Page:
Book Review: The New Weird

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The New Weird Review

So what really is The New Weird? In short, it’s an anthology edited by Ann and Jeff VanderMeer featuring a collection of authors whose works can best be described as — well — strange.

The attempt was to loosely define the genre which itself cannot be readily designed. Fiction dubbed “new weird” ranges from political fiction, weird creature stories, metaphysical journeys, twisting established cliches and so on.

Starting with an essay written by Jeff VanderMeer, you are quickly brought into what this world of fiction is all about. In a sense, the term “new weird” is used to sell books as much as it is to define a genre. It’s not quite horror, it’s not quite fantasy, it’s not quite social-political – it’s a combination of all these things and them sometimes none at all.

What this book isn’t is a manifesto of an alternative to cyberbunk or horror fiction. The VanderMeer’s, along with many of the authors who contribute to this work, scoff at the notion of being confined to a new niche. Yet, after reading the short stories here, you’ll have a clear understand that there is a new sensibility in fiction.

That sensibility has it’s roots in Cthulhu, on through the Books of Blood and into the writings of China Mieville. What might at first strike readers as being a bit too weird actually, by the end, comes across as a refreshing romp through new possibilities and new themes that weren’t quite there in the mind before.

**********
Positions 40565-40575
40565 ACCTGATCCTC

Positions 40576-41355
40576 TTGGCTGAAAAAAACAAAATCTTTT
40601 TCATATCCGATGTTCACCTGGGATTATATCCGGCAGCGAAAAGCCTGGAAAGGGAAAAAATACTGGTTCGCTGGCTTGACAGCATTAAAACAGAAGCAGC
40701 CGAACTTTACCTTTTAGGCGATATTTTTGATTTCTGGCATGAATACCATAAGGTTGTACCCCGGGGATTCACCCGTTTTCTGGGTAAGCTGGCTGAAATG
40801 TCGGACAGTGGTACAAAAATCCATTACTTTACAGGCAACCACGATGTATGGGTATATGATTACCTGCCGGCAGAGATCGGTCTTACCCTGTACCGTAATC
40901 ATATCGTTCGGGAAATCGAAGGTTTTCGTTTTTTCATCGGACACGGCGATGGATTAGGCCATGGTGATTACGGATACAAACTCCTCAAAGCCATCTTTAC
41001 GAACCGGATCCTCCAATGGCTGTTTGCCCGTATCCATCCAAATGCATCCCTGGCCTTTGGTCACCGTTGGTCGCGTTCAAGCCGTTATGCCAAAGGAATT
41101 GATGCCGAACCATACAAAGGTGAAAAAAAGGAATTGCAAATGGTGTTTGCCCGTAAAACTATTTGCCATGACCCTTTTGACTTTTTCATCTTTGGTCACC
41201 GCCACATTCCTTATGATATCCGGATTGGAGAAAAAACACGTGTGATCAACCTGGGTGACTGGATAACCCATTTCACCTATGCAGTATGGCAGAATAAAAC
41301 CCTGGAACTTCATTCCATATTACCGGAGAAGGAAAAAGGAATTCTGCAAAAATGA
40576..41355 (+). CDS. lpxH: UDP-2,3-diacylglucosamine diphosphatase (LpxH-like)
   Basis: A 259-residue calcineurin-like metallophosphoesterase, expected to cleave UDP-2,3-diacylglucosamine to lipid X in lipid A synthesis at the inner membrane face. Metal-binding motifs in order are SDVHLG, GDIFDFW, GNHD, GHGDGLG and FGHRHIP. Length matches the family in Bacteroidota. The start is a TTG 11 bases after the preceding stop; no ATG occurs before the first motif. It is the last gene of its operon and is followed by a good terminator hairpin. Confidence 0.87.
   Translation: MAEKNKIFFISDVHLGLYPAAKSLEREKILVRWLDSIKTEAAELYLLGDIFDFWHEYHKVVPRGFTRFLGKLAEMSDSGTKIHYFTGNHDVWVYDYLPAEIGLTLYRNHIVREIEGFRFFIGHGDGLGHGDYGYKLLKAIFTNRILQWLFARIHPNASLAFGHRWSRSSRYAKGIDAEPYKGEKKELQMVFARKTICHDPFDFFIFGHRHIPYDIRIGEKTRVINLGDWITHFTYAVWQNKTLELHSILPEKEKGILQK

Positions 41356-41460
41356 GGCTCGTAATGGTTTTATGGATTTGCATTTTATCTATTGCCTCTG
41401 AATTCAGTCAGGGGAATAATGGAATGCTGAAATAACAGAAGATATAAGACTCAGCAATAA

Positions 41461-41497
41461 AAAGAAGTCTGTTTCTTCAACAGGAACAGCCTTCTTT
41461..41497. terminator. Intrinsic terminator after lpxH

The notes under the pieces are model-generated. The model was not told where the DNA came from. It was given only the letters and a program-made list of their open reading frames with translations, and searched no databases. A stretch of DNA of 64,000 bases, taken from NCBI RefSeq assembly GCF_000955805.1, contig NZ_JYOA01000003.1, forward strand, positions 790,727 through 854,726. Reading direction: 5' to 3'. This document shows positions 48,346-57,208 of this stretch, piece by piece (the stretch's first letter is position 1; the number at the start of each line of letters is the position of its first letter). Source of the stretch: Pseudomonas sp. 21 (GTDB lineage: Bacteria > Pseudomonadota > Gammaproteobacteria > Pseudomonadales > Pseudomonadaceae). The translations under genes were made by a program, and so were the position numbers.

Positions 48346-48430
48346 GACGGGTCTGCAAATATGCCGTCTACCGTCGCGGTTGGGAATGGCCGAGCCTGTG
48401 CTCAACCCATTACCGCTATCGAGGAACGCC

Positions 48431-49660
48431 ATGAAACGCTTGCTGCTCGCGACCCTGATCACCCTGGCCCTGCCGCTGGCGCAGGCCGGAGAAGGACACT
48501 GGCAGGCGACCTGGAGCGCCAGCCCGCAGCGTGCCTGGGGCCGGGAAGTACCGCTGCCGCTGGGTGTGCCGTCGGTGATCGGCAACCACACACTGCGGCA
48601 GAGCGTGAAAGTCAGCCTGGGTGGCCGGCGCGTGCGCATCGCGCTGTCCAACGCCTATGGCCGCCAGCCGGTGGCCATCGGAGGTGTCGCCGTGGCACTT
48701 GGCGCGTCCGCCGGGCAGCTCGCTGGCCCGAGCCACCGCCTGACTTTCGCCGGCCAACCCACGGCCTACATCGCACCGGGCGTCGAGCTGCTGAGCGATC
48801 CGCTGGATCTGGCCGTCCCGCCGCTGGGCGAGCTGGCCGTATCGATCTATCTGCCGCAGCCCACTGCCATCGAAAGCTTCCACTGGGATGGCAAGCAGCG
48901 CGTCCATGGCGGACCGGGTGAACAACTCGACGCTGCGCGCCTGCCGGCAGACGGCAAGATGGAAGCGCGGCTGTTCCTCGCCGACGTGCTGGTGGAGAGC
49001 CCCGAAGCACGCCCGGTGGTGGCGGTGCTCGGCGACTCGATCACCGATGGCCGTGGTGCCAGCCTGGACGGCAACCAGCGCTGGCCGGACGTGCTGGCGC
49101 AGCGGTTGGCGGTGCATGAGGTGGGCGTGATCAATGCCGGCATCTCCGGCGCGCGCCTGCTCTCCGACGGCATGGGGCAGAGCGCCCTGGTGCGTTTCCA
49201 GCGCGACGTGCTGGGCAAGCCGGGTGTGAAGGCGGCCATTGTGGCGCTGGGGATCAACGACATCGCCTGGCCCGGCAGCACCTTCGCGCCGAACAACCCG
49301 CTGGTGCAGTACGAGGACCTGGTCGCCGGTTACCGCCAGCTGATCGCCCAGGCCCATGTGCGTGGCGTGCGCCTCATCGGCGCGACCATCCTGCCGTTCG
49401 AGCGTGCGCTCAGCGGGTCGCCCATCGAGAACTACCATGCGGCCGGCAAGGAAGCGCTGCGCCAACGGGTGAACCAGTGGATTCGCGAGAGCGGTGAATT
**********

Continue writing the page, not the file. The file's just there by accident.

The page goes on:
Stand out works in this novel (which has stories included that date back to the late 70s up through today) include Watson’s Boy by Brian Evenson, which features a unique style of prose from the first-person perspective of a boy named Brey who sees the world in simplistic fashion, given that world is nothing but his parents, corridors, keys and an infestation of (possibly) imaginary rats. The Gutter Sees the Light That Never Shines by Alistair Rennie is completely different, being a humorously grotesque tale of supernatural revenge, murder and a strange outlook on men and women. You also have In The Hills, The Cities: a short tale by Clive Barker from the original Books of Blood (yes, the story with the line Trent Reznor borrowed for his 1989 single Sin – “stale incense, old sweat, and lies”), which is one of the first works of fantasy fiction to feature – quite graphically at times – two gay men as the main protagonists.

If you’re interested in unique fiction, horror fiction, supernatural fiction that doesn’t follow the conventional norms of Rowlings, Meyers or any of the more mainstream authors, this is certainly a great introduction into the world of fantastic fiction from another dimension. If you’re easily scared or disturbed, this is certainly not for you as many of the stories are graphic in nature.

 

4 out of 5 stars


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